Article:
Remarking that not all board members fully understand risk and risk management, he said that this often prevents them from further exploring the potential of ERM because they are not confident enough that it is the right thing to do. This lack of confidence at board level can also affect management’s attitude towards risk management, as management often takes their cue from the board. “Management often focuses on short-term goals and achievements, which they can see. The rest is secondary to them,” he said. Believing that the board knows best, management may sometimes also fail to realise that there are shortfalls in this area.
ERM relies on disciplined, not reckless risk-taking, he said. Boards only have information that is provided by management, even when they want to grow the organisation or enter new markets; the whole picture may not be given to them. ERM puts processes in place so that the organisation knows what it is getting into. Indicators of reckless risk-taking include the lack of oversight by the board and the lack of an independent risk function. “There are no risk appetite statements or anything which ensures well-guided risk-taking within boundaries,” he said. “If you don’t set boundaries, you will keep pumping more money into the business just to survive.”
Immature ERM projects concern mainly mediocre efforts in implementing ERM which fail because they are constrained by resources and watered down. Cautioning against sugar-coating risks and information, he said that this will turn into start-stop activity that cannot be sustained when it goes live. Long-term, ERM is rarely escalated to a strategic level although the problems are known but no one wants to highlight them. “Nobody wants to be the bad person who is seen to be preventing the company from growing,” he said. “Nobody wants to rock the boat, so they hide information and pretend they don’t know about it, and it doesn’t get recorded.”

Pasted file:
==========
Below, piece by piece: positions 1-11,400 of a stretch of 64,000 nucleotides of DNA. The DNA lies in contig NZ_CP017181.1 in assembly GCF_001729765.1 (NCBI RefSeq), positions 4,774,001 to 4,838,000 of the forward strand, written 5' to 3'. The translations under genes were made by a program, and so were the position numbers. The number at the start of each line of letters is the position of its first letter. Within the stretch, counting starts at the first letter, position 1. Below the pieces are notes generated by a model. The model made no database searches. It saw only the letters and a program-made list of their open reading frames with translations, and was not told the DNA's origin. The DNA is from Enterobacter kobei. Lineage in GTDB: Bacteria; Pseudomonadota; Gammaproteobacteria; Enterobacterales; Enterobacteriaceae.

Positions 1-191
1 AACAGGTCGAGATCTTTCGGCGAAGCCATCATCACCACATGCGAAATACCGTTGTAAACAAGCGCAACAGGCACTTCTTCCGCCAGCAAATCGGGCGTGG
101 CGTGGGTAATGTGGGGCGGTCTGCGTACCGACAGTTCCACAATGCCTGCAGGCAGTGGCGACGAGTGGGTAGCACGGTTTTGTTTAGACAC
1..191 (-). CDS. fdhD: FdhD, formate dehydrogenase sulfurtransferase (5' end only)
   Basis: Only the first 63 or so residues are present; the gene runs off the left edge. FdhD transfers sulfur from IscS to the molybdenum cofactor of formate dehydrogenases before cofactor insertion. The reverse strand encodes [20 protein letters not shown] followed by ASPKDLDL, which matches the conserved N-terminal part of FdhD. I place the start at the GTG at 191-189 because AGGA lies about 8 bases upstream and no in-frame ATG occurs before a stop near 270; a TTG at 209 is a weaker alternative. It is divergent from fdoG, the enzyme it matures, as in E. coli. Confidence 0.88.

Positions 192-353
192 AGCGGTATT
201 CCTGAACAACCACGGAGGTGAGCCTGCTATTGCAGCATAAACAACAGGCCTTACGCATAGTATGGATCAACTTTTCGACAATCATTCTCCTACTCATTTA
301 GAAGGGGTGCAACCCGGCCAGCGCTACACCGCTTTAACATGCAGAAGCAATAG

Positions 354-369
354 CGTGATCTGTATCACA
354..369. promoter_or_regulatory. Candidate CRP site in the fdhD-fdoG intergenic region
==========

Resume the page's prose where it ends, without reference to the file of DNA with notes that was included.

If there is no organisational policy or emphasis on ERM, compounded by a lack of support from management and key stakeholders, there will be no buy-in from senior management; if the board doesn’t understand, the organisation will see no need to apply. The implementation of ERM may just be delegated to officers who lack the authority to drive it and follow through effectively. This leads to the inability to respond to the board. “No one will be able to give a clear explanation (to the board) about what is being done,” he said. The lack of transparency in high-risk areas will ultimately lead to a lack of information which will make decision-making difficult for management.
“They will not be clear about the risks which may or may not happen,” he explained. “All of this will lead to increased complexity in communications, resulting in a blurring of the ERM function, and the end goal of the organisation.” He urged practitioners to thoroughly think through the processes of the project, and consider its possibilities and pitfalls. The true level of risk that the organisation is taking, is not known. The board wants more transparency across the organisation but cannot get it because everyone is operating on their own. “The board of directors becomes ‘blind’ when it comes to decision-making,” he asserted.
When key risks are not identified properly and effectively, it leads to uncertainty and unexpected surprises. Documentation may be done correctly, but nobody checks or confirms this; follow-up may be lacking, and this shortfall may appear only when it is too late, and the organisation may experience losses. Every organisation deals with risk differently because they have different products, processes and businesses; thus, they will differ in terms of risk assessment. “ERM has to be used in a way that is specific to the organisation’s needs or requirements,” he advised, adding that it is always good to have several other ‘fresh eyes’ looking at the mitigative measures that have been put in place.